WITH Blackburn designer Wayne Hemingway at the helm of this weekend’s Vintage Festival to celebrate Preston Guild, a trip back to the Eighties was sure to feature.

The culmination of the two-day event in Avenham Park will see The Human League headlining.

Supported by fellow 1980s electronic act Blancmange, headed by Darwen-born Neil Arthur, a giant marquee will host the special concert which will be a celebration of electro-pop.

Sheffield’s Human League are among the coolest of northerners from the music scene of that time and, 35 years after they formed, they’re equally happy being regarded as retro or as a current act, having released a new album, Credo, just last year.

Singer Susan Ann Sully famously joined the line-up in 1980 when Phil Oakey spotted her and schoolfriend Joanne Catherall dancing in a city nightclub.

From there they sang on the definitive 80s album Dare and have been together ever since.

Susan said: “We are one of the only groups who’ve never split up, never went away, and have carried on making our music quite quietly with no song and dance about it.

“When you start out, you think it’s going to be two or three years of a good time but strangely we just carried on and none of us would have known that was going to happen.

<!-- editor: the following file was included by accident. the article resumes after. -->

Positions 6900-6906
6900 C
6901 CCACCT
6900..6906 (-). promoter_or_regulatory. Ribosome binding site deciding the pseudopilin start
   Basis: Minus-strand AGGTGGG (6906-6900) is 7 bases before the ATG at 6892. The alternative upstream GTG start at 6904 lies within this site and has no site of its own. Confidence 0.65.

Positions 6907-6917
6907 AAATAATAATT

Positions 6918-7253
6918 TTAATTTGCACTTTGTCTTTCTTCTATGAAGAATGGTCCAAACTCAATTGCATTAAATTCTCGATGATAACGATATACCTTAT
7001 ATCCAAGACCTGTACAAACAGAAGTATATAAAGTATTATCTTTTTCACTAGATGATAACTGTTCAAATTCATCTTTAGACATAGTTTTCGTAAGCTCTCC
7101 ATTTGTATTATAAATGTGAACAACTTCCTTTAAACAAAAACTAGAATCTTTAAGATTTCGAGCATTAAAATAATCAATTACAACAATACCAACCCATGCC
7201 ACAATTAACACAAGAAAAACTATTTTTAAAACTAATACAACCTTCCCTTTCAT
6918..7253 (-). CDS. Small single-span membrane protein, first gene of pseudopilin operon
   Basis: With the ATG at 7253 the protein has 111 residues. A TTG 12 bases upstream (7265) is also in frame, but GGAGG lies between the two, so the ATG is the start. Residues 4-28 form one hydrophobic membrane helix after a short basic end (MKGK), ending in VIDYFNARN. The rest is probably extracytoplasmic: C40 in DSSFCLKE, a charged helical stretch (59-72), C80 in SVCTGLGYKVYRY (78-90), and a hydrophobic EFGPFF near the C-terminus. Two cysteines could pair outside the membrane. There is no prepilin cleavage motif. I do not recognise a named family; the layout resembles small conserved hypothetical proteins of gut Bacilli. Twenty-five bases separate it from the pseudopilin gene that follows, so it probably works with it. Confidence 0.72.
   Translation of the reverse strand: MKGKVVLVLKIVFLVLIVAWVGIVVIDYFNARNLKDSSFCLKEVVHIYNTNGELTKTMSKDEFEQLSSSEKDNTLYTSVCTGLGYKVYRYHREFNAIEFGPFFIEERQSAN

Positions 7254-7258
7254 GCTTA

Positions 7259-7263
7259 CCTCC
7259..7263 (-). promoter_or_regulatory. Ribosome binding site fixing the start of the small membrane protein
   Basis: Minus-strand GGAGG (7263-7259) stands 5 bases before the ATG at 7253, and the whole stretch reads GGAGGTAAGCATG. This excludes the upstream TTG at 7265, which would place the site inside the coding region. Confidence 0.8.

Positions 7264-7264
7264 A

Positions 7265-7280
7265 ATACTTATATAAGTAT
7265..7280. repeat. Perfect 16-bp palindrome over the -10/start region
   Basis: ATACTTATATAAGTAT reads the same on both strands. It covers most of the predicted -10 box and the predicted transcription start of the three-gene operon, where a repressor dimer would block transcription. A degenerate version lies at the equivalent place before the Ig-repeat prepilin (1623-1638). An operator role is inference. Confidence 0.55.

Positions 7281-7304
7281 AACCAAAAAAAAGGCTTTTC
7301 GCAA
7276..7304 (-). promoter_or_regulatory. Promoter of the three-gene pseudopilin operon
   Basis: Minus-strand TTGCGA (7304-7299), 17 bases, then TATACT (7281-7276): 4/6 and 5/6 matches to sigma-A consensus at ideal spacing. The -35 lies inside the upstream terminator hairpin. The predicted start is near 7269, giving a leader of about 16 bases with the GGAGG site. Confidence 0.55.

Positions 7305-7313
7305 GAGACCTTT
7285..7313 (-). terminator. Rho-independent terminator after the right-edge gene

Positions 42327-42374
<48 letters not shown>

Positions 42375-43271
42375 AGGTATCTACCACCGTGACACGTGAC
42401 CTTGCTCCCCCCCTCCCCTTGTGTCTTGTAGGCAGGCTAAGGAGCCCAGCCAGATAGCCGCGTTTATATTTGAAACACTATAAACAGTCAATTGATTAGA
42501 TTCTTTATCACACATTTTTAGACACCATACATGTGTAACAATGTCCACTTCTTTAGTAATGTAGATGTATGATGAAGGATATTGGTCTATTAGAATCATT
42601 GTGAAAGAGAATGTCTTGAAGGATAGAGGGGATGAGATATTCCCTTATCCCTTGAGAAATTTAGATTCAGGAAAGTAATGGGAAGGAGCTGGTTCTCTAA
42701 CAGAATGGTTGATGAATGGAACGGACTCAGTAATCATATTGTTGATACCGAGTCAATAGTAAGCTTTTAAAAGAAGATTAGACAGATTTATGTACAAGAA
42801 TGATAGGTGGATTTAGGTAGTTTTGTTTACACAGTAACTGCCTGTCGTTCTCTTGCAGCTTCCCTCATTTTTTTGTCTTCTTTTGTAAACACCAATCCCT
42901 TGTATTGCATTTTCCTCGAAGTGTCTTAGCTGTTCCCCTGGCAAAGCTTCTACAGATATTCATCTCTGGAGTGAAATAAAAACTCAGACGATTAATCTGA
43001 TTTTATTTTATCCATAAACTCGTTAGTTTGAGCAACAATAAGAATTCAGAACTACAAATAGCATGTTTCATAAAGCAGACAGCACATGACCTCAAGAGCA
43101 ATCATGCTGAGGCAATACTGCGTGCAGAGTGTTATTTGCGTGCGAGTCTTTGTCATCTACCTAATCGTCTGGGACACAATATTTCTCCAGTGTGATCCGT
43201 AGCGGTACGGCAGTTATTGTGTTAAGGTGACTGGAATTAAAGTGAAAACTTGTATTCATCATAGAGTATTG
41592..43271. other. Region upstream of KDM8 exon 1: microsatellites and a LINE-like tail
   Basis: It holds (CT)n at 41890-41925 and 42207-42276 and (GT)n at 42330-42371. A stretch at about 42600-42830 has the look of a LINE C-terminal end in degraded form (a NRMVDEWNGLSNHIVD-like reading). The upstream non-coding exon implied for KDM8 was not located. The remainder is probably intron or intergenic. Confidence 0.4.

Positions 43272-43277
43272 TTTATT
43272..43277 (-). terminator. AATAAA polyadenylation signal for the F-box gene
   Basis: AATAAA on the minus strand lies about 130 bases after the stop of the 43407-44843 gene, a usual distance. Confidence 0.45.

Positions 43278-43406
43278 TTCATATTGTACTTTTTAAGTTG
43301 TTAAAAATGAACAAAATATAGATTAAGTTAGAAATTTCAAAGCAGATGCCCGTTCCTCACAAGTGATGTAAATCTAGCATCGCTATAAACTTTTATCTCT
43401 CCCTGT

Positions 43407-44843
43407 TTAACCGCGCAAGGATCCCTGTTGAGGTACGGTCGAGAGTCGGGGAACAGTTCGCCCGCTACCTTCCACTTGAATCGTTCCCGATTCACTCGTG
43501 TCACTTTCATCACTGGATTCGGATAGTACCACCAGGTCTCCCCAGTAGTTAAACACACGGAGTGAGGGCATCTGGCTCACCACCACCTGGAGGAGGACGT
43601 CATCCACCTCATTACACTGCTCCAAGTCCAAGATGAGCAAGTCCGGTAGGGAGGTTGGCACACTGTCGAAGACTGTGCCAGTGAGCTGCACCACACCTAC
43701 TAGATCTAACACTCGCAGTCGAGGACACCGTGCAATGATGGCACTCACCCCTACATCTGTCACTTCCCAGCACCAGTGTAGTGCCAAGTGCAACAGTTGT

“Philip even wasn’t aiming to be in a band. He accidently joined Martyn Ware and Ian Marsh, who started the group, when they were looking for a vocalist and he looked good but was working as a hospital porter.

“In the same way, Joanne and I were still at school and never expected to do this — we were just doing our studies and had places at university.

“Ever since Human League started, people have tried to stick us in a category. Now it’s vintage but we have a 35 year history and we will slot into any event line-up.

“We played the V Festival a couple of weeks ago. We will never do a show without playing Don’t You Want Me, because that’s what people want.

“The only thing we don’t do is rock — although we did once play a Goth fest in Germany.”

With electronica back firmly at the top of the charts, Susan thinks the popularity of the sound is simply down to the cycle of trends.

“Every sort of music does a cycle. Ours has done that and is popular again,” she said.

“Not many years ago, you would never hear an R&B artist using synthesisers, now Rihanna uses that in everything she does. It’s accepted as part of the musical landscape.

“When we started the equipment was incredibly expensive. Now you can go into any electrical store and get some really inexpensive. Most people make music on their computers now, not even using synthesisers and drum machines — you can even make music on an iPad.”

Human League, the Vintage Guild Weekend, Avenham Park, Preston. Gates 7pm, show at 8pm. Call 0845 344 2012.